Amid heightened public concern, the cost of prescription drugs is the focus of renewed attention by the Trump administration, the Biden campaign and lawmakers in Congress and state capitals. Proposed actions range from sweeping health care system changes to targeted initiatives that could affect Medicare, Medicaid and private insurance. See KFF’s research, analysis and public opinion data, as well as Kaiser Health News’ journalism, related to prescription drugs and their costs.

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How Does Prescription Drug Spending and Use Compare Across Large Employer Plans, Medicare Part D, and Medicaid?

Prescription drug costs are a pressing concern for both consumers and policymakers. This analysis compares prescription drug spending and use in large private employer plans, Medicare Part D, and Medicaid, based primarily on claims data by payer, which does not account for rebates.

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Health Issues and the Election Quiz

Test your knowledge about health facts, policy issues and proposals that are emerging among the 2020 presidential candidates. The 10 questions focus on health issues in the 2020 election, including: health care costs, prescription drug prices, the Affordable Care Act and changes in health insurance coverage, reproductive health, and Medicare-for-all and public option proposals.

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Visualizing Health Policy: US Statistics on Surprise Medical Billing

This Visualizing Health Policy infographic looks at the experience of unexpected or “surprise” medical bills in the United States. Out-of-network charges typically expose individuals to higher cost-sharing when they use services, and may lead to balance billing – in which providers bill patients directly, and often unexpectedly, at a higher…

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List Prices Increased As Much As 9 Times Faster Than Inflation for 20 of the Top 25 Part D Drugs, Suggesting Potential for Savings Under Proposed Inflation Rebate Policies

A new KFF analysis finds that the list prices for most of the top Medicare Part D drugs by total spending increased as much as nine times the rate of inflation (1.7%) between 2016 and 2017, suggesting recent Congressional proposals targeting such increases could generate savings for Medicare and Part…

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Medicare Beneficiaries Spent an Average of $5,460 Out-of-Pocket for Health Care in 2016, With Some Groups Spending Substantially More 

The average person with traditional Medicare coverage paid $5,460 out of their own pocket for health care in 2016, according to a new KFF analysis and interactive tool. This $5,460 includes about $1,000 in out-of-pocket spending for long-term care facility services, averaged across all traditional Medicare beneficiaries.  Such services are…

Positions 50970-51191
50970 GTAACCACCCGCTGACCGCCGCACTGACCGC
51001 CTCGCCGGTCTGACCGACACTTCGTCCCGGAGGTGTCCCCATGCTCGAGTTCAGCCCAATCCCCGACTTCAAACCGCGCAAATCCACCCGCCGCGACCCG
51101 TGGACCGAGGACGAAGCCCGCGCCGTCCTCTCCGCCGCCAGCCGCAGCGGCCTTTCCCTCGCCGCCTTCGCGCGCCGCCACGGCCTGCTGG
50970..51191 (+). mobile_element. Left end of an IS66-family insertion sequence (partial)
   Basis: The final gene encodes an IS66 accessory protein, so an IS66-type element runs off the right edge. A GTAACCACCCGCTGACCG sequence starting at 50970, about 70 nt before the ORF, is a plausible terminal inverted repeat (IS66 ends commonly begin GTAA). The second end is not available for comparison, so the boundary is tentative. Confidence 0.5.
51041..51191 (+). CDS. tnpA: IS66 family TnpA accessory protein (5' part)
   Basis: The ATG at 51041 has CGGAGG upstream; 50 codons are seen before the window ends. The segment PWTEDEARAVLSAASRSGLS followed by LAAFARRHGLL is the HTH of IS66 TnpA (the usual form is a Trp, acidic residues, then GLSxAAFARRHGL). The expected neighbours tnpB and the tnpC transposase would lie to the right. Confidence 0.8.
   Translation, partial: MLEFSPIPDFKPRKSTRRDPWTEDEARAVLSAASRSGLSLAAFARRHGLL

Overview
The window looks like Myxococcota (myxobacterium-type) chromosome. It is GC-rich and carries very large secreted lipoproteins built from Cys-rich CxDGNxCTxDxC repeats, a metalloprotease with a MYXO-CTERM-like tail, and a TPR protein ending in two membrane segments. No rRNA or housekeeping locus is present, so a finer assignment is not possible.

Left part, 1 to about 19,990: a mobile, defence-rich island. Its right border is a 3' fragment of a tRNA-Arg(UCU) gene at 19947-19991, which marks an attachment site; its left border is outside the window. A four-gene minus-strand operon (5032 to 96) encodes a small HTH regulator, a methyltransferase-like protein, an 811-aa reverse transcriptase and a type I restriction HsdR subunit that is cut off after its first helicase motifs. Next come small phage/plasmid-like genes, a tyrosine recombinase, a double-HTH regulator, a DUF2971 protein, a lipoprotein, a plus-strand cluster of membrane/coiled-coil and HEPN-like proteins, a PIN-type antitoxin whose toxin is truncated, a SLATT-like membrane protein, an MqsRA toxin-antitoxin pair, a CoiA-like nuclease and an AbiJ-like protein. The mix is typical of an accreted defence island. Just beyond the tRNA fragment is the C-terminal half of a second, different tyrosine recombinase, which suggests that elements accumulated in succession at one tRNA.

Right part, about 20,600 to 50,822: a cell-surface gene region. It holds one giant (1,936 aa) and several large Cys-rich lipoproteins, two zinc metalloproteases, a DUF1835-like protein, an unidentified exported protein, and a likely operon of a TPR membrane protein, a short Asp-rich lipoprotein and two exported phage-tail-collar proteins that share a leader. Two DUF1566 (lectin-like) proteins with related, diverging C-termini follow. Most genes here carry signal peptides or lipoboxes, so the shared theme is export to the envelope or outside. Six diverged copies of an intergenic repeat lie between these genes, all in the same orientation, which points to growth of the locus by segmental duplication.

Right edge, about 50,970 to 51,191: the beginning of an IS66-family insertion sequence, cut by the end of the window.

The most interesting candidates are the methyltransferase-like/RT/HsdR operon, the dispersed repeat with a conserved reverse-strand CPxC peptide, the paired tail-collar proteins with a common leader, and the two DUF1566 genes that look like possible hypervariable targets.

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Pricing and Payment for Medicaid Prescription Drugs

Attention to high list prices continues at both the state and federal levels with a number of policy proposals aimed at lowering drug prices and there is renewed interest in drug prices and reimbursement within Medicaid. Changes made in 2016 to federal rules governing how state Medicaid programs pay for drugs aimed to make the prices paid more accurate, but increased reliance on pharmacy benefit managers (PBMs) pose challenges to drug price transparency. This brief explains Medicaid prescription drug prices to help policymakers and others understand Medicaid’s role in drug pricing and any potential consequences of policy changes for the program.

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A Look at Recent Proposals to Control Drug Spending by Medicare and its Beneficiaries

In response to higher drug spending growth and heightened attention to drug prices, policymakers have proposed a variety of policy initiatives to lower the cost of prescription drugs in Medicare. This brief examines in detail the range of proposals offered by the Trump Administration and members of Congress for lowering the cost of prescription drugs, their known effects on the federal budget, and their potential implications for beneficiaries and other stakeholders.

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Explainer Video Breaks Down Prescription Drug Rebates and Why They Matter in the Debate About Prescription Drug Costs

A new KFF animation explains how rebates for prescription drugs work, including how they are determined, who benefits from them, how they affect spending by insurers and consumers and the role of pharmacy benefit managers in the process. The Trump Administration had proposed banning such rebates in Medicare Part D,…

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KFF Health Tracking Poll – February 2019: Prescription Drugs

With increased national attention towards prescription drug costs, this poll examines the public’s experiences with prescription medicine and their views on current policy proposals brought forth by congressional lawmakers and the Trump administration, including international reference pricing, transparency in drug advertisements, and negotiations with drug companies. The survey also dives into the attitudes and experiences of adults, 65 and older – a group that is more likely to report taking prescription medication and shopped for prescription drug coverage.

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